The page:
The President of the Republic, Nana Addo Dankwa Akufo-Addo, concerned about the difficulties such well-run, solvent Ghanaian-owned banks were likely to face in raising capital on their own, set up a committee to explore various options available for these banks in order to retain and strengthen local interest in the banking sector.
Based on the Committee’s recommendation, an Advisor was appointed to facilitate the setting up of an SPV: the Ghana Amalgamated Trust (GAT), with the objective of raising funds from the private sector, mainly Pension Funds, to support eligible indigenous banks that successfully completed the due diligence process. Qualifying banks for GAT investment have been determined on the basis of their solvency, local ownership, minimum pre-investment capitalization of GHS120 million and an independent valuation by PwC.
GAT has committed funds from pension funds and other investors, through a bond programme, with proceeds of up to GHS2.0 billion to be used for equity investment in the eligible indigenous banks, as determined by the investors. The bonds issued to the Pension Funds will be listed on the Ghana Fixed Income Market (GFIM) for liquidity purposes.
The following banks are the beneficiaries of the GAT programme: Agricultural Development Bank (ADB), National Investment Bank (NIB), OmniBank Ghana Limited / Bank Sahel Sahara Ghana (OmniBank / BSIC), Universal Merchant Bank (UMB) and Prudential Bank.
In addition to providing capital for these banks, GAT also seeks to provide business development support in order to facilitate the strengthening of these banks both from a perspective of corporate governance and growth.
Government has worked with GAT to invest in NIB and ADB, which have faced significant challenges, to ensure their transformation. The plan is to strengthen both ADB and NIB and reform their operations to support Government’s efforts in promoting industrialization and agribusiness, especially for small and medium scale enterprises. ADB and NIB will also benefit in 2019 from wholesale funds under the new National Development Bank initiative.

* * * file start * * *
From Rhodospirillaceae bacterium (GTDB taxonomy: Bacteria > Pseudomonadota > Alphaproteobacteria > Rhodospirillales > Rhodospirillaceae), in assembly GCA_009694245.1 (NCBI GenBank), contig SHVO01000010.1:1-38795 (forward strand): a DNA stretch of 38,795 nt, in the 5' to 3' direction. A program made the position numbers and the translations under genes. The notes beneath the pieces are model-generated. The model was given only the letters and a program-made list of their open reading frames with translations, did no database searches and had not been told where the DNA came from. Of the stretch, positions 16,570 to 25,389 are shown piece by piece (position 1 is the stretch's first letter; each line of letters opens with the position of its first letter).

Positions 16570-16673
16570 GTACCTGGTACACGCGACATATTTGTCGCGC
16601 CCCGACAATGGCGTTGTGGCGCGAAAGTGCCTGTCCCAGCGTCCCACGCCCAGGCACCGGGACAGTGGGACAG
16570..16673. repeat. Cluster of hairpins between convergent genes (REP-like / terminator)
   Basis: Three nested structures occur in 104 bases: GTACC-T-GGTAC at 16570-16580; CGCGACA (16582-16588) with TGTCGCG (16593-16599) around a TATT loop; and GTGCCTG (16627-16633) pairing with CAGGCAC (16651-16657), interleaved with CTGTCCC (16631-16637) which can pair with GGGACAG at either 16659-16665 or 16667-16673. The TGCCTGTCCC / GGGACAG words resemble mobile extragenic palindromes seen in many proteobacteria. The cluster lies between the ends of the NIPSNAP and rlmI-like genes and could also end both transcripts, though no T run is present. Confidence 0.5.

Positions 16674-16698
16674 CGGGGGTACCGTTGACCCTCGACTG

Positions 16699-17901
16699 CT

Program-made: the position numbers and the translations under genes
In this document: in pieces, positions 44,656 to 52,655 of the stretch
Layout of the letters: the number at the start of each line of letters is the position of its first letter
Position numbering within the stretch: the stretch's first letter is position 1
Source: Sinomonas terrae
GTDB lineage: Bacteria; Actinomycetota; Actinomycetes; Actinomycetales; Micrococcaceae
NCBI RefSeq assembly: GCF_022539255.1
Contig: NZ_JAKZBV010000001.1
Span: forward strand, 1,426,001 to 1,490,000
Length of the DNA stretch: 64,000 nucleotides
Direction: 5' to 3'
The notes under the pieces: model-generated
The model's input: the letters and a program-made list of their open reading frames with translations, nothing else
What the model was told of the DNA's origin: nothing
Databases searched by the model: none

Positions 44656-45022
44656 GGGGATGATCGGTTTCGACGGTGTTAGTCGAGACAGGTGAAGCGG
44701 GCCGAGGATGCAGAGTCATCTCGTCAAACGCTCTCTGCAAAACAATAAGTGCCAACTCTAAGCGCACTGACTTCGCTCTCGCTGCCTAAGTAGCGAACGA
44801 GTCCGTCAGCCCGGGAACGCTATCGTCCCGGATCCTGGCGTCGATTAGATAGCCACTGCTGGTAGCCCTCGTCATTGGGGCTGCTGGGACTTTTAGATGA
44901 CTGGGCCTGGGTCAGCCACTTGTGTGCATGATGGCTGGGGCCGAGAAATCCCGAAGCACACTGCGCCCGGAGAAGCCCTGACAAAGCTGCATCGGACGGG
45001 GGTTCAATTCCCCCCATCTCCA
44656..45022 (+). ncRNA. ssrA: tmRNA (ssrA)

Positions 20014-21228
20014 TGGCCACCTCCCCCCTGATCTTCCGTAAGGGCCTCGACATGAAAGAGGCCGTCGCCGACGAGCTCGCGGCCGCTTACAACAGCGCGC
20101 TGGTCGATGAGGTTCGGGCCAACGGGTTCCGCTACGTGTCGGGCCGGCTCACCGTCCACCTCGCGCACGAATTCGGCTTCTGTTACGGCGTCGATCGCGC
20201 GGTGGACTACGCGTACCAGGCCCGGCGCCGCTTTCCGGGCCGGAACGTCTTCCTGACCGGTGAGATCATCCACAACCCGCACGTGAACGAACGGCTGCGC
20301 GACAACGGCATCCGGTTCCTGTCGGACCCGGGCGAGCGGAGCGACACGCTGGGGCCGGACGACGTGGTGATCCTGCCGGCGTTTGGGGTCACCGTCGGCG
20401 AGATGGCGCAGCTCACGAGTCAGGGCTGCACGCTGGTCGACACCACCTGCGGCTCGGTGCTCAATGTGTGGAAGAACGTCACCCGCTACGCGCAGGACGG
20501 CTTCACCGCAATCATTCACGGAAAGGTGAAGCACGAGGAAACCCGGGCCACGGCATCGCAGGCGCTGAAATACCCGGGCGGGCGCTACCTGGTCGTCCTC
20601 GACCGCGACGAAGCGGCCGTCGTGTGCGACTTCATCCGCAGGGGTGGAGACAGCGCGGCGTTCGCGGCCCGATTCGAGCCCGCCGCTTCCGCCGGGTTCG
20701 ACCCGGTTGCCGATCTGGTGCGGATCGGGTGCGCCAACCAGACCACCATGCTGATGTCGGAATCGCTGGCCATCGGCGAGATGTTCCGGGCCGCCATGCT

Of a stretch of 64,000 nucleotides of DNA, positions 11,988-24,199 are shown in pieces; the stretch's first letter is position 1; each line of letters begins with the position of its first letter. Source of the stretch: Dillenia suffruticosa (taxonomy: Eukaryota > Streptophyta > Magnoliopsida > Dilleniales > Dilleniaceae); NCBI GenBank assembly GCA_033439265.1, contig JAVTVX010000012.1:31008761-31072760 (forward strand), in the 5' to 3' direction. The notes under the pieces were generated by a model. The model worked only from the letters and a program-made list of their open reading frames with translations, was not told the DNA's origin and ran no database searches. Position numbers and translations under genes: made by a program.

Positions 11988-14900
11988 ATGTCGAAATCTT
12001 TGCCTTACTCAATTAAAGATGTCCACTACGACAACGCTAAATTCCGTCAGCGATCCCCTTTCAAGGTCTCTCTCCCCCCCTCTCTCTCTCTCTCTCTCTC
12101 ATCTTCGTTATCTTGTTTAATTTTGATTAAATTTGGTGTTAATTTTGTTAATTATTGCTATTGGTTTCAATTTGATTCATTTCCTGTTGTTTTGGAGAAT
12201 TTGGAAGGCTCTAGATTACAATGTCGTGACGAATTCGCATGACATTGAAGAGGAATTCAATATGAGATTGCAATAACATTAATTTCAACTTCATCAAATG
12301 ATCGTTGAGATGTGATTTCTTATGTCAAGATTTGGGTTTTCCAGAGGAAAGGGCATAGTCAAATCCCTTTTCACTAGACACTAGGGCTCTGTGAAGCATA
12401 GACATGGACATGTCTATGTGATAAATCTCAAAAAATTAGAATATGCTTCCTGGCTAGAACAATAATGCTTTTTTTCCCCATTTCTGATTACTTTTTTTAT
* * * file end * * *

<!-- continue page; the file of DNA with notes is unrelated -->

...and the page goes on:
The NPRA, SEC and BoG have been consulted to ensure that GAT is working to support the aforementioned banks.
It must be noted that, the GAT arrangement is to support solvent and strong indigenous banks to meet the new minimum capital requirement and is not a bailout programme for banks that have been resolved by the Bank of Ghana.
The Government and all regulators are committed to a strong and resilient financial sector and will remain vigilant to ensure that the public is protected and that confidence in all financial institutions that are licensed by the various regulators is restored.
Government’s commitment to this initiative is to protect jobs, local enterprises, enhance the capacity of local banks and ensure strategic Ghanaian interests in the banking sector.
The Government expresses its gratitude to the transaction advisors: Algebra Securities Limited, KPMG, PwC, Ernst and Young, Bentsi-Entsill, Letsa and Ankomah and NTHC (the Nominee Shareholder).
With this support, alongside the comprehensive banking sector clean up exercise that took place in 2018, Government is confident about the future of the banking sector in the country, with the assurance that all universal and specialized (ADB and NIB) banks in the country are stronger to support the President’s transformation agenda towards a Ghana Beyond Aid. In addition, the Bank of Ghana’s regulatory functions, under its new management have been greatly enhanced to ensure that the banking sector is safe for all citizens. END
PUBLIC RELATIONS UNIT, MINISTRY OF FINANCE
By: Godwin Akweiteh Allotey | citinewsroom.com | Ghana